Black Mass follows the rise of Whitey Bulger’s (Johnny Depp) mob empire, aided by childhood friend and FBI confidant, John Connolly (Joel Edgerton).
I’m not going to focus on what did or did not happen in real life; If I were concerned with the life and times of Whitey Bulger, I’d buy a well-sourced biographical book. I’d prefer to focus on the story and character elements—the reason I saw the film; and the reason I left disappointed.
The story failed to get off the ground or accomplish anything. Most of Black Mass consists of mob hit after mob hit, with brooding bits of exposition in-between to catch the audience up when the director decides to jump ahead 5 years. As far as pacing goes, the film does a good job keeping tension, but that stems from the uncertainty of who Whitey is willing to murder next.
The whacking’s in question aren’t particularly creative. They even double down with two starkly violent parking lot assassinations. Both happen in broad daylight, and both with countless witnesses—I get that they’re supposed to be bold killers, but if this really did happen, then Connolly, the FBI agent tasked with covering up the mobsters’ crimes, must have been doing a stellar job.
Johnny Depp is great at eccentric characters—be it a swashbucklers or a chocolatier—but his appearance here seems out of place. His piercing, unnatural blue eyes, along with his puffed back hair, give him the appearance of a Bostonian Dracula, especially when the rest of the cast blends in with the pale background.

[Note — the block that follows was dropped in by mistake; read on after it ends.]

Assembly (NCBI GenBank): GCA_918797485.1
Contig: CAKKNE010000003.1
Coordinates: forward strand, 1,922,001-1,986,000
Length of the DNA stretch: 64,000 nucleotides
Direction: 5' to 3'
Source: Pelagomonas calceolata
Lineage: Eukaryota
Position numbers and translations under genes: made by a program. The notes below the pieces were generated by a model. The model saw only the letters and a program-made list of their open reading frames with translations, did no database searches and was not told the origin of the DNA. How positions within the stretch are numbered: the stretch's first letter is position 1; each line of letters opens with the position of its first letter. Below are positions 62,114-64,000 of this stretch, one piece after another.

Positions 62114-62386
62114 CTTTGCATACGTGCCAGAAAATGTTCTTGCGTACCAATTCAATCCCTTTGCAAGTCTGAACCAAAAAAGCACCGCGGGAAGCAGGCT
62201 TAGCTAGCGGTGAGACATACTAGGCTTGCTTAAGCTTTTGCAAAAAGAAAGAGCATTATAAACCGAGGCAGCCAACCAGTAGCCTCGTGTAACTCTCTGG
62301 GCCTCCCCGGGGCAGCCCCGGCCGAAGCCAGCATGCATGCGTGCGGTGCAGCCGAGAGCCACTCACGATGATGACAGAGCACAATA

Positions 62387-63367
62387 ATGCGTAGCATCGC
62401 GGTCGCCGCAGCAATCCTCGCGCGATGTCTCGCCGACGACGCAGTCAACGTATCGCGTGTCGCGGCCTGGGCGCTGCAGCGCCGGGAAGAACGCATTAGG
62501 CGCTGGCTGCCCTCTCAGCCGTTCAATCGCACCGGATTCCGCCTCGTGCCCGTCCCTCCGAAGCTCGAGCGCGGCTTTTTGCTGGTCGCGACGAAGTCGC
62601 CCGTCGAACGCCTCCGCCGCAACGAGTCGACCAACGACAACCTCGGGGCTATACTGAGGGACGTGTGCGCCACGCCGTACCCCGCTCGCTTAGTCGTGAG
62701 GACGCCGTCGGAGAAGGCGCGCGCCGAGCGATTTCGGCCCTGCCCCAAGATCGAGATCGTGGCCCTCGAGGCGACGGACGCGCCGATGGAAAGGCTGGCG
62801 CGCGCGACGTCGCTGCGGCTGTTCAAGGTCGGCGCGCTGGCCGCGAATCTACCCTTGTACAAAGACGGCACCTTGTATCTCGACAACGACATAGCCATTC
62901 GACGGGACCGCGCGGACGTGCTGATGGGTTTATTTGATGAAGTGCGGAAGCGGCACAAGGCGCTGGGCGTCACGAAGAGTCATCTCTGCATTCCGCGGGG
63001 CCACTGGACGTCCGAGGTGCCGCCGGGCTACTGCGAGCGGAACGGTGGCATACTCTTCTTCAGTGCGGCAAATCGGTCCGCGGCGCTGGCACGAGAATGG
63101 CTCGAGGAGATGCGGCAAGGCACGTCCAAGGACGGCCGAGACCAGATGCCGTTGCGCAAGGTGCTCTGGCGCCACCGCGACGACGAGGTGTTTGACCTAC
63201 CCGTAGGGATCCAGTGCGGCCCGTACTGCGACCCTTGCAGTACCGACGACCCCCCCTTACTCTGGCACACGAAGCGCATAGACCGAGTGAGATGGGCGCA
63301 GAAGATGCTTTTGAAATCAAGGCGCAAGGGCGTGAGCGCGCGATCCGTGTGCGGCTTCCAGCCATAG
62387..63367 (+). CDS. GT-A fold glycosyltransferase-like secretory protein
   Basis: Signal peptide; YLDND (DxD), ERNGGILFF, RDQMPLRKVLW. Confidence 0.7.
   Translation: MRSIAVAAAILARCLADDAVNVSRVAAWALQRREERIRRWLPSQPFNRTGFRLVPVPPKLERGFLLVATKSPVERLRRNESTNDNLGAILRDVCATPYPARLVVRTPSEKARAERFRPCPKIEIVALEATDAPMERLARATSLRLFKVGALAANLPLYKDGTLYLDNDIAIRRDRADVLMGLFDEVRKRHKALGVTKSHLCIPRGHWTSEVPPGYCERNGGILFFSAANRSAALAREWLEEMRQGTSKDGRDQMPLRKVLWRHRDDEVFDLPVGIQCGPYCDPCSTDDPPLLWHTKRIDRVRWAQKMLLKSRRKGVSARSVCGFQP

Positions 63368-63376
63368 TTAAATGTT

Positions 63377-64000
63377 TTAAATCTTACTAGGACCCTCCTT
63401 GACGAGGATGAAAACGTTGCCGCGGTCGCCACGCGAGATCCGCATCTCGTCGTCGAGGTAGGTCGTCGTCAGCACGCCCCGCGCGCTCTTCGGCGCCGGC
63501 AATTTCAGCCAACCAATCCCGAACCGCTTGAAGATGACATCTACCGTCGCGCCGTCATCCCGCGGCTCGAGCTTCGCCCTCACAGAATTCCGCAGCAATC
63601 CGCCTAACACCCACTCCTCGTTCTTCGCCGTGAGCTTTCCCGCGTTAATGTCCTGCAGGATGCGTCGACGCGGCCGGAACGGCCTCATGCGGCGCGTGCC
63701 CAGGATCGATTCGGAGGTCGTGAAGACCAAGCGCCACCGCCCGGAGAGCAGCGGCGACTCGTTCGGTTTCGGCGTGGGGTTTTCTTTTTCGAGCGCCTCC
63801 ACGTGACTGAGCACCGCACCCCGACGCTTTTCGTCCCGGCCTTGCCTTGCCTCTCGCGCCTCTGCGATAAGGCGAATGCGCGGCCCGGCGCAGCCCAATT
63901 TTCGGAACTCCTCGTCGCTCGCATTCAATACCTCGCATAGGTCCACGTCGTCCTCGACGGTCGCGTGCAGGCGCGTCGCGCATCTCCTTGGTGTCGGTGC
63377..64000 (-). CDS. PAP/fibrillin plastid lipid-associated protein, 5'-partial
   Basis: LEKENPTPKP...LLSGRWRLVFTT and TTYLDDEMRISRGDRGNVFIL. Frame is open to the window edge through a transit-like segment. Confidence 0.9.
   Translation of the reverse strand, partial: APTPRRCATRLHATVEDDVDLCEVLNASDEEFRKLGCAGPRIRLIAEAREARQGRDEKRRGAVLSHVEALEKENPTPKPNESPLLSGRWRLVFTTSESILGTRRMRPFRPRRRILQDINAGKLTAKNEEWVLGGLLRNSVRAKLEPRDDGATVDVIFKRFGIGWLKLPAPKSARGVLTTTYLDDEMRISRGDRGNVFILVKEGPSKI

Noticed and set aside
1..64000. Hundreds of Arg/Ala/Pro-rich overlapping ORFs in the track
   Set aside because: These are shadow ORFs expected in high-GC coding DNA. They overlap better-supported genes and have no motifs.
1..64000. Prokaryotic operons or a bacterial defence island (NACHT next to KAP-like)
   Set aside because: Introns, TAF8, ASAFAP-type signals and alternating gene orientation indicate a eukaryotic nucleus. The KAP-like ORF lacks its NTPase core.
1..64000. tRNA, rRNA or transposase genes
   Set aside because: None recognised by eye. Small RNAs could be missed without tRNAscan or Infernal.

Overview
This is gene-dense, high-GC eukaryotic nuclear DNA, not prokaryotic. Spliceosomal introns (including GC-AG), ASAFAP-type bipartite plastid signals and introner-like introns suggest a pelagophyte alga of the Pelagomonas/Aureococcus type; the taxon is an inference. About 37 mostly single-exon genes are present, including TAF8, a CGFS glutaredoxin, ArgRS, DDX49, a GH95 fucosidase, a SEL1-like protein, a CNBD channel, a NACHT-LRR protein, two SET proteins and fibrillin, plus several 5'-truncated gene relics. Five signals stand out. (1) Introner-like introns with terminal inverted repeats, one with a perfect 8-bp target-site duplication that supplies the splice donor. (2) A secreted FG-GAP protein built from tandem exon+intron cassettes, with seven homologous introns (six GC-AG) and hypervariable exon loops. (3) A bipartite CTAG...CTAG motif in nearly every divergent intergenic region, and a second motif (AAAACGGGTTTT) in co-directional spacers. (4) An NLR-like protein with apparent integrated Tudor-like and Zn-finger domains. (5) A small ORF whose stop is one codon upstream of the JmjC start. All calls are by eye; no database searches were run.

It’s bad enough that he looks like a vampire, but he acts like a blood-sucker as well. Apart from one scene where Depp catches his coat on a chair and has—what seems like—an improvised tantrum, he doesn’t present anything human on the screen. When he does go through a change, rather than show it, the film cuts to someone in a police interrogation room who simply explains that Whitey changed.
I normally wouldn’t have problem with a Depp playing a complete mad hatter, but I doubt that was the intent of the film. It felt like the director attempted a gritty crime drama, fashioned after Scorsese classics like Casino, Goodfellas, or Departed. But it lacks the substance that makes those films classics; they’re all modern day Shakespearian tragedies where the character’s empire crumbles due to hubris, or as a wise guy might say, “that Hamlet motherfucker had his head up his ass.” And while we see Depp’s hubris and downfall, we never see any human side to his character.
I can’t recommend Black Mass because of the disjointed story, Depp’s outlandish appearance, and the films inability to make the audience empathize with anyone. It might have been a better film if it didn’t attempt to cover so much ground, or if it had a longer run, like that of the Netflix series, Narcos, which manages to do all the things Black Mass couldn’t and more.